The formal groundbreaking for St. John Neumann Place II, which will provide 52 units of affordable subsidized housing for eligible seniors 62 years of age and older in South Philadelphia, took place on Aug. 9 in the presence of archdiocesan officials, federal, state and local officials as well as satisfied residents of the adjoining 75-unit St. John Neumann Center, which opened in 2008.

(See a photo gallery of the groundbreaking and blessing ceremony here.)

Both are located on the campus of the former St. John Neumann High School for Boys, which consolidated with St. Maria Goretti High School for Girls in 2004.

The new $15 million facility will also include a Wellness Center that can be utilized by income-qualified seniors from the surrounding neighborhood.


“This completion on this campus is the culmination of a vision that began over a decade ago,” said John Wagner, deputy secretary and chief executive officer of archdiocesan Catholic Health Care Services.

“This community wanted this space to be vital to the fabric of the neighborhood. With the help of many people this vision has become a reality.”

Typical of such projects, St. John Neumann II, which is scheduled for opening in the fall of 2017, will consist of one-bedroom apartments complete with private bath and an open-floor living, dining and kitchen area. Usually they are single occupants although in some cases there may be couples.

Auxiliary Bishop John McIntyre, who presided at the ground breaking and blessing ceremony, said, “We do God’s heart some good, we cause him to rejoice because we have responded to his word to us, his command to us to be a light shining in the darkness.”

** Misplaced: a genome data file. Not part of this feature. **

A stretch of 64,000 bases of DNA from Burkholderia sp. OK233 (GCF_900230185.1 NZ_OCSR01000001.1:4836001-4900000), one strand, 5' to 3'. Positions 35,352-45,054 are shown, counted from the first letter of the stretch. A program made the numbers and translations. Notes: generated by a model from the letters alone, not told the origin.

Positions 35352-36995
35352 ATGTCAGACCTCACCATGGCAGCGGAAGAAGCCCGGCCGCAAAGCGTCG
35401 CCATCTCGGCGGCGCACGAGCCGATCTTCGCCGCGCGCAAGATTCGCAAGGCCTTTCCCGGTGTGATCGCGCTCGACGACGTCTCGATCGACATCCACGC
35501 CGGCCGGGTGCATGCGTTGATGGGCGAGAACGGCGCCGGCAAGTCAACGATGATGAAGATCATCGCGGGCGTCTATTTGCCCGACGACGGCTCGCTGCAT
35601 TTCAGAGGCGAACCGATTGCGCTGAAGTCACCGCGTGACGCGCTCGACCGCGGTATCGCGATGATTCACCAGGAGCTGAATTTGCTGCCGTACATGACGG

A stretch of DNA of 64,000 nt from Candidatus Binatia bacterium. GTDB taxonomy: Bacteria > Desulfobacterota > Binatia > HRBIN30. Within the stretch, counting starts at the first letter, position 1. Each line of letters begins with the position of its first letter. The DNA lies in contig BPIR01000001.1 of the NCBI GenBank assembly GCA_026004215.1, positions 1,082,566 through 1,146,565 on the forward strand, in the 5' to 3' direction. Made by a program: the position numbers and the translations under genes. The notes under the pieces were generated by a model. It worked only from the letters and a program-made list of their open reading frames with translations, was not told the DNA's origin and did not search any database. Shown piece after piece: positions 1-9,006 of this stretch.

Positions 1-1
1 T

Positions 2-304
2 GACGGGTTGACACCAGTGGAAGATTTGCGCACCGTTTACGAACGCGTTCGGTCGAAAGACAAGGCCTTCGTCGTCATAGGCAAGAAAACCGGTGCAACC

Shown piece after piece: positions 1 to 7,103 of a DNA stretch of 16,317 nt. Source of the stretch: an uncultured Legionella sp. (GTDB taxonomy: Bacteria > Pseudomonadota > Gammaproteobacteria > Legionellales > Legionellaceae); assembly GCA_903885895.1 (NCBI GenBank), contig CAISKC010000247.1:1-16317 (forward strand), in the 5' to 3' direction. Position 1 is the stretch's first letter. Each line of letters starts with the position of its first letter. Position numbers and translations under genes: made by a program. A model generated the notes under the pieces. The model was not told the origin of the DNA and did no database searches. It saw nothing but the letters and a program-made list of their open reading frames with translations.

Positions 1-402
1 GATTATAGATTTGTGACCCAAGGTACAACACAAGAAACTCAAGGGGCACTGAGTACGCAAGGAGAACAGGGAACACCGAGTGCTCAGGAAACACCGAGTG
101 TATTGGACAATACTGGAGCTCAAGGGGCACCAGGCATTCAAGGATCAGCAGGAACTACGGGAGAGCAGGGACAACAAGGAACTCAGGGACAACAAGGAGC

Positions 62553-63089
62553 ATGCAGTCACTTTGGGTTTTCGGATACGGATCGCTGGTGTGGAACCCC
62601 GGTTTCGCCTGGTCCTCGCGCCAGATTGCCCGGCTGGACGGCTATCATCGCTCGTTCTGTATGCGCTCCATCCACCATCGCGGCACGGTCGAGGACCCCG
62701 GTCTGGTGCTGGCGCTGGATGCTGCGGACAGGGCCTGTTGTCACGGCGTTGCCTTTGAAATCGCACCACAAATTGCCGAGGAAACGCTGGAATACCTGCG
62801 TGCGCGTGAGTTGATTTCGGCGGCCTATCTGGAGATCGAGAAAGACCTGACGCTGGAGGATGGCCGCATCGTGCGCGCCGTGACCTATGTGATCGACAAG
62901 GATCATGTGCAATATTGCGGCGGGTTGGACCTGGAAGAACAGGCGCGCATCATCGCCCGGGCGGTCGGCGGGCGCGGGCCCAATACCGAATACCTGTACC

St. John Neumann Place II “will stand on this property as a testament to the church’s commitment to our beloved seniors,” he said. ”Many individuals and groups have labored to see this day of groundbreaking become a reality.”

Most of the funding for the project came through a $12 million tax credit allocation by the Pennsylvania Housing Finance Agency along with additional funding from the Archdiocese of Philadelphia and other entities.

Philadelphia Councilman Kenyatta Johnson, whose South Philadelphia district includes the St. John Neumann campus, said, “If we can find ways in this city to support tax abatements for $500,000 houses surely we can find resources to make sure that we have senior development projects situated at St. John Neumann and other places in the city. It is a moral mission to provide housing resources for those in need in our population.”

Among those at the ceremony were Mary Poiesz, an eight-year resident at St. John Neumann Place and formerly a member of nearby but now-closed St. Aloysius Parish, along with Dolly Greenleaf and Mae Henry who are more recent arrivals.

“We love it; it’s a beautiful home and a pleasant home,” Greenleaf said.

That all three are women is not surprising, since most residents of such facilities tend to be women, if for no other reason than women live longer than men.

Probably the first Catholic facility for the aged in the area was St. Ann’s Widows’ Asylum established in 1849, which continued well into the 20th century. Along with many other similar facilities, today the most notable of those are conducted by the Little Sisters of the Poor (Holy Family Home in Southwest Philadelphia) and other religious congregations.

Subsidized independent senior housing communities such as St. John Neumann Place are a relatively recent innovation. Those under the auspices of archdiocesan Catholic Health Care Services also include Nativity B.V.M. Place in Port Richmond with 63 units; St. Francis Villa in East Kensington with 40 units and in the planning stages St. Rita of Cascia in South Philadelphia.

Officials point to further plans for senior housing in Collingdale, Delaware County.

“It’s exhilarating to watch the growth of this program,” said James Amato, archdiocesan Secretary for Catholic Human Services. “It’s a tribute to commitment through the work of the church and the work of the community.”